Thursday, 26 Jul, 2007 Science
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Underfed Embryo Could Result in Adult Obesity, Study Says

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New-Zealand researchers claim they have found one more reason for why some people are exposed to gain weight faster than others. The study of the Oakland University researchers showed that while in the womb the fetus analyzes the amount of nutrient materials it is being supplied with to evaluate a possible environment it will be in after the birth. Thus the fetus prematurely adapts itself to the future, and possible, conditions of life.

The research showed that if a mother supplied a small amount of nutrient materials, the child's genetic memory would choose a scheme, which enabled the child's metabolism to gain and retain weight. However, after the birth, the environment often to have a sufficient supply in fat rich food, thus the child and, subsequently, the adult starts gaining extra weight without much effort.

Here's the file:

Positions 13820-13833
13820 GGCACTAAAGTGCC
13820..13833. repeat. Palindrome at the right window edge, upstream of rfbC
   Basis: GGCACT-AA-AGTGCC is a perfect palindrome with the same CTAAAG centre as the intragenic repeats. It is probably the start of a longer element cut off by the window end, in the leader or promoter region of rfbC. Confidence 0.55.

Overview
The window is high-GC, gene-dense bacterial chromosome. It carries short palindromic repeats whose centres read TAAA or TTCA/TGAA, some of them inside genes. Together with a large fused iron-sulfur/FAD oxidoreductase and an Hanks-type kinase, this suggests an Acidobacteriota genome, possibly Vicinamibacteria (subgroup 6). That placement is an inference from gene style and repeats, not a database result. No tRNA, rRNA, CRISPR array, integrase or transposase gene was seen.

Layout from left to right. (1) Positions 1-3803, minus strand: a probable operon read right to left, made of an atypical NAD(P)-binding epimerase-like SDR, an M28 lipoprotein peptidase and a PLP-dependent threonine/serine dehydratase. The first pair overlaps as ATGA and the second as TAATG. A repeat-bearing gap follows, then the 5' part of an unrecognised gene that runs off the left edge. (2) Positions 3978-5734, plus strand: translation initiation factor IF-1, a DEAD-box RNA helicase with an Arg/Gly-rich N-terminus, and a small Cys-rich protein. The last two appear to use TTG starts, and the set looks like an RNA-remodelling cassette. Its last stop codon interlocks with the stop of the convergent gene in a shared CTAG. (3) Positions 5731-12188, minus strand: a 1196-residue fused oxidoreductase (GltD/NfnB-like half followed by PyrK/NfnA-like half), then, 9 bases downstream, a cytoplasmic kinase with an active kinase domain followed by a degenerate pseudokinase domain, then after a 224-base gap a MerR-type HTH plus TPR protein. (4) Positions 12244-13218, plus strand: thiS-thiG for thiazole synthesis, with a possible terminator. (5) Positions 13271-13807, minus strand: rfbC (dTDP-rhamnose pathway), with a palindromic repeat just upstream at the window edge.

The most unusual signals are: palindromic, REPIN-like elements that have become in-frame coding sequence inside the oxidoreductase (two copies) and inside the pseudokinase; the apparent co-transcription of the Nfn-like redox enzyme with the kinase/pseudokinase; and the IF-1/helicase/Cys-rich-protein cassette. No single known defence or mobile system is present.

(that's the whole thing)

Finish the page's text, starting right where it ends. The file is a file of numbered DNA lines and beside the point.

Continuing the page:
The New-Zealand scientists have conducted a series of tests with female rats to establish this relation of fetus' environment with the child's environment. The tests showed that the young rats of the underfed females were bound to obesity. Yet if the mothers were introduced an element, called leptin, which gave a sense of saturation, the young rats were not bound to eating much and their weight was kept within acceptable boundaries.

Current researches are among the first to study effects of embryonic environment effects upon further development.

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